It sounds like you should consider adding a miniDSP 2x4HD for your offices, so that you can feed it the Zone 2 output, and then have it act as the crossover between your subs and speakers in each office.
 
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conqueeftador

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Thanks for the response. Anytime I've tried one sub, My body told me it was coming "from over there". Does this omni directional theory only apply to volumes which do not cause any sense of feel? I don't understand how that doesn't sour this theory for everyone.

I'd like to disagree on the stereo bass at least. I have seen enough people refer to stereo subs as very much worth it and I like a bit of symmetry vs one sub offset somewhere. What do you mean by surround bass isn't a thing? Are you saying no bass comes from the center and surrounds by design? What kind of frequency ranges are we talking about if so? We have the option to set the speakers to large and no sub, although on most AVRs, you set the LFE to come from the fronts, so it seems a bit strange? Are you saying it is a waste having full range speakers for anything but the fronts?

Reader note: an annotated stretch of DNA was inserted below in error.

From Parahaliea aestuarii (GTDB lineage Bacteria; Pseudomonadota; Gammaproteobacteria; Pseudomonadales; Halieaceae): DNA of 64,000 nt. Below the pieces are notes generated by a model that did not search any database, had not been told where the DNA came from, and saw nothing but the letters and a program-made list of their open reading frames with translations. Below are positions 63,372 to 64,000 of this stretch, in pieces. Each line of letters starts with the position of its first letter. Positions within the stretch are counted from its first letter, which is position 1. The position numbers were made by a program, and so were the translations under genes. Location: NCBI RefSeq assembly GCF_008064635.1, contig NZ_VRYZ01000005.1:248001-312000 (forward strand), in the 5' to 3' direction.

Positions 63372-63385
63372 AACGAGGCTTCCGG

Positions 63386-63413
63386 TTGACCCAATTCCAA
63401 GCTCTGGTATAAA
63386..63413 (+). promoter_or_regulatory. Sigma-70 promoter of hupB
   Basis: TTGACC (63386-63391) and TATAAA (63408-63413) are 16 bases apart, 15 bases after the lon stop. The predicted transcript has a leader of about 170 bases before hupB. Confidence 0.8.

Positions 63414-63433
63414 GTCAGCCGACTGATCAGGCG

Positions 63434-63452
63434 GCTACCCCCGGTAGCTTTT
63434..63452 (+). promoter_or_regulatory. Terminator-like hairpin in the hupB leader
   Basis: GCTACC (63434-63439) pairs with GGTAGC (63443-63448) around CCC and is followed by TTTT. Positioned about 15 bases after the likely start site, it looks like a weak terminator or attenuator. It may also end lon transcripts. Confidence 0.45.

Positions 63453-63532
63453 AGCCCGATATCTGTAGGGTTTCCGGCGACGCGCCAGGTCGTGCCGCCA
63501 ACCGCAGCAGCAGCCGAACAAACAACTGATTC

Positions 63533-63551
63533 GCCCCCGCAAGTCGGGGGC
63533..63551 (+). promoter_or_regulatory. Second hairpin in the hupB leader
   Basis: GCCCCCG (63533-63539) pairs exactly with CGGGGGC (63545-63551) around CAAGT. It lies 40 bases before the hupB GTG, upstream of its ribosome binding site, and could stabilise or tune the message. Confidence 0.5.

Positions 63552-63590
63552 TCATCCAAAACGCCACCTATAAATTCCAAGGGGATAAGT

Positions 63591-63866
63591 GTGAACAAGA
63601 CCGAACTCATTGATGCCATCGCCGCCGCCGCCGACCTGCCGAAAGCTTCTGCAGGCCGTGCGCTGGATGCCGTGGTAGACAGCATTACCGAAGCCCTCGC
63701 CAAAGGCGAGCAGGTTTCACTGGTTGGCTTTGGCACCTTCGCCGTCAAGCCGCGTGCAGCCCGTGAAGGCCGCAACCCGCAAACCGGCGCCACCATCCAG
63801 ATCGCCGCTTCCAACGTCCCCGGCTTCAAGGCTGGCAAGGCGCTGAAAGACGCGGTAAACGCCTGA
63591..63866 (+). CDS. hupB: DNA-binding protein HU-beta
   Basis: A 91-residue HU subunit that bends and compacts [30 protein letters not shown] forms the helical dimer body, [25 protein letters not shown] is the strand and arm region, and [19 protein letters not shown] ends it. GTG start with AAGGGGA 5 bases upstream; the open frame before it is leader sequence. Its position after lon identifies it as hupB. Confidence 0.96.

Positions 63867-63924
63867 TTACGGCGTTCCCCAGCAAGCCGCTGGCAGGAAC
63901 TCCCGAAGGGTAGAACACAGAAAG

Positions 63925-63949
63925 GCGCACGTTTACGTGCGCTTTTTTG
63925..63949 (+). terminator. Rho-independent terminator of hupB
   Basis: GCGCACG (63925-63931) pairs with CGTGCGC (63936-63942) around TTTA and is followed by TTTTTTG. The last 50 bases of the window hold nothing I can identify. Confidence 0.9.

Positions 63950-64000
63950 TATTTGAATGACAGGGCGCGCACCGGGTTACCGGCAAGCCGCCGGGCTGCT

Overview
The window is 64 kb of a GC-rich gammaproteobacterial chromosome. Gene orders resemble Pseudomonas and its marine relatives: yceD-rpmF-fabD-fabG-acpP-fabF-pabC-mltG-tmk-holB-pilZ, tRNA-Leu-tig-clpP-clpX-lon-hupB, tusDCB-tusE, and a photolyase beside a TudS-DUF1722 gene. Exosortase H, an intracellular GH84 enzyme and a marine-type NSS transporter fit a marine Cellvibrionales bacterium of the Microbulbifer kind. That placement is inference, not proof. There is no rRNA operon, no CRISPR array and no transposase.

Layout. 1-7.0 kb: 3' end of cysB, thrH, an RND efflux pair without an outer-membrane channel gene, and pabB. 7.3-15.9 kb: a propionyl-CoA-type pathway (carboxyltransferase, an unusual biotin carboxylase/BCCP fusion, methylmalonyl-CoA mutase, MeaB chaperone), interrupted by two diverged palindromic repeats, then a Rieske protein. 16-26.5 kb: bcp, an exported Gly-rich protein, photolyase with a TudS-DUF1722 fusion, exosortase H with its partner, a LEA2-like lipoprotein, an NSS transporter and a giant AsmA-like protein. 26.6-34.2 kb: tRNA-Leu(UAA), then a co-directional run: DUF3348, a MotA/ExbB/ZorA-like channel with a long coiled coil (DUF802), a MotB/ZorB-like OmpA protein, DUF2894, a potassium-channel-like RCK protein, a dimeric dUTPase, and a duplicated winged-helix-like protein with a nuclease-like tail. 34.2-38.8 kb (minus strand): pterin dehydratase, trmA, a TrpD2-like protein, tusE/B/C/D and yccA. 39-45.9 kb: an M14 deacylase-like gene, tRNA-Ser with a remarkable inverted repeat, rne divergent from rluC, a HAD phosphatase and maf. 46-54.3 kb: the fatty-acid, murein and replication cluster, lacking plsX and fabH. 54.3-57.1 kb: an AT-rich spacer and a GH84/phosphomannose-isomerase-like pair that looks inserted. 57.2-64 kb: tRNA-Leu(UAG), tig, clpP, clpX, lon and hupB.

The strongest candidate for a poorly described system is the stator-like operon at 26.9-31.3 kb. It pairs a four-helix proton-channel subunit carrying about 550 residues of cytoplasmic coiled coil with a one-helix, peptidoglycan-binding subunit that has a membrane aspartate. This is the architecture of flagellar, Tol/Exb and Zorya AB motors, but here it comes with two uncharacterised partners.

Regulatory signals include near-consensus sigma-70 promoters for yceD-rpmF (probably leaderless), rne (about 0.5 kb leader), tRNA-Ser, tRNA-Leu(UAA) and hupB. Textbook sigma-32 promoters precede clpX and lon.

"Yes, you are giving yourself additional distortion and reduced power handling for zero reason."

Does the internal crossover on the speaker not roll the low frequencies it can't deal with off? Most speakers are designed to be used with a stereo amp which usually does not have any of these features. I figured the crossover would deal with that?

I hear you on the lack of control on the front subs, so aiming to pick up a pair of SVS for those. They have a DSP.

Below is the old response graph for the slim subs, I've converted it to sealed and updated the driver so that will likely be a bit different. They do have a crossover with high and low pass filters, it just isn't adjustable. Sound pretty good to my ears. Obviously they don't go massively low, but below 50hz will be where the SVS will take over.

1647422827502.png
 

alex-z

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If you can feel the direction your subwoofer is coming from at any volume, you have a setup issue. I have never experienced this except when using a 120Hz second order low-pass filter. Or on low quality subwoofers with severe cabinet resonances.

Plenty of people refer to stereo bass, none of them have a decent understanding of room acoustics. If each subwoofer is only playing the content from one channel, you are not experiencing the benefit of multi-sub, which is reducing the influence of room modes on your frequency response. Unless your listening room doubles as an airplane hanger, you have room modes.